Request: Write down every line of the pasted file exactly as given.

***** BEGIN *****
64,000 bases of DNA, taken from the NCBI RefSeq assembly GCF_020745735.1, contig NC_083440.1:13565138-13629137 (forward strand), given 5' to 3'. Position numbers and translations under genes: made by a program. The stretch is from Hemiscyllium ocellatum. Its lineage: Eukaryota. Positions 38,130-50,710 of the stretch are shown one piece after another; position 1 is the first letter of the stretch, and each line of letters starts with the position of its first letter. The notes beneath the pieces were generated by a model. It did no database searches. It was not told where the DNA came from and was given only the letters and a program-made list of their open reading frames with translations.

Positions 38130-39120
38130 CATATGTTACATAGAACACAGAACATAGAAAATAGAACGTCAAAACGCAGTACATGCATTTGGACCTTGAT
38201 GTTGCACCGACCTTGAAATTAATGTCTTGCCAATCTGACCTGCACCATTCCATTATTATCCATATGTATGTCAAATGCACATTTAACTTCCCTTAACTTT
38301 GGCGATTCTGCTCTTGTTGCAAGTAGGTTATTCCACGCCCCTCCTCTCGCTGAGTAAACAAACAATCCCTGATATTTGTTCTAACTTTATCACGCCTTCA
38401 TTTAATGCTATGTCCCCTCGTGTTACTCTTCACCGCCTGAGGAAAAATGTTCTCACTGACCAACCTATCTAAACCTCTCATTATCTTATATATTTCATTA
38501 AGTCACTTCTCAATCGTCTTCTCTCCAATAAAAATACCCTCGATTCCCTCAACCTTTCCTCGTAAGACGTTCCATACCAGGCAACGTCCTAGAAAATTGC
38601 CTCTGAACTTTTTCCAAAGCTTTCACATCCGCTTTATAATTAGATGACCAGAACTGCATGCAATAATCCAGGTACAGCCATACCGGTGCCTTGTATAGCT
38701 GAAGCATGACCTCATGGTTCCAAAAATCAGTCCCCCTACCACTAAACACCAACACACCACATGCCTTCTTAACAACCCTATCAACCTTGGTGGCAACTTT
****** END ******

64,000 bases of DNA, taken from the NCBI RefSeq assembly GCF_020745735.1, contig NC_083440.1:13565138-13629137 (forward strand), given 5' to 3'. Position numbers and translations under genes: made by a program. The stretch is from Hemiscyllium ocellatum. Its lineage: Eukaryota. Positions 38,130-50,710 of the stretch are shown one piece after another; position 1 is the first letter of the stretch, and each line of letters starts with the position of its first letter. The notes beneath the pieces were generated by a model. It did no database searches. It was not told where the DNA came from and was given only the letters and a program-made list of their open reading frames with translations.

Positions 38130-39120
38130 CATATGTTACATAGAACACAGAACATAGAAAATAGAACGTCAAAACGCAGTACATGCATTTGGACCTTGAT
38201 GTTGCACCGACCTTGAAATTAATGTCTTGCCAATCTGACCTGCACCATTCCATTATTATCCATATGTATGTCAAATGCACATTTAACTTCCCTTAACTTT
38301 GGCGATTCTGCTCTTGTTGCAAGTAGGTTATTCCACGCCCCTCCTCTCGCTGAGTAAACAAACAATCCCTGATATTTGTTCTAACTTTATCACGCCTTCA
38401 TTTAATGCTATGTCCCCTCGTGTTACTCTTCACCGCCTGAGGAAAAATGTTCTCACTGACCAACCTATCTAAACCTCTCATTATCTTATATATTTCATTA
38501 AGTCACTTCTCAATCGTCTTCTCTCCAATAAAAATACCCTCGATTCCCTCAACCTTTCCTCGTAAGACGTTCCATACCAGGCAACGTCCTAGAAAATTGC
38601 CTCTGAACTTTTTCCAAAGCTTTCACATCCGCTTTATAATTAGATGACCAGAACTGCATGCAATAATCCAGGTACAGCCATACCGGTGCCTTGTATAGCT
38701 GAAGCATGACCTCATGGTTCCAAAAATCAGTCCCCCTACCACTAAACACCAACACACCACATGCCTTCTTAACAACCCTATCAACCTTGGTGGCAACTTT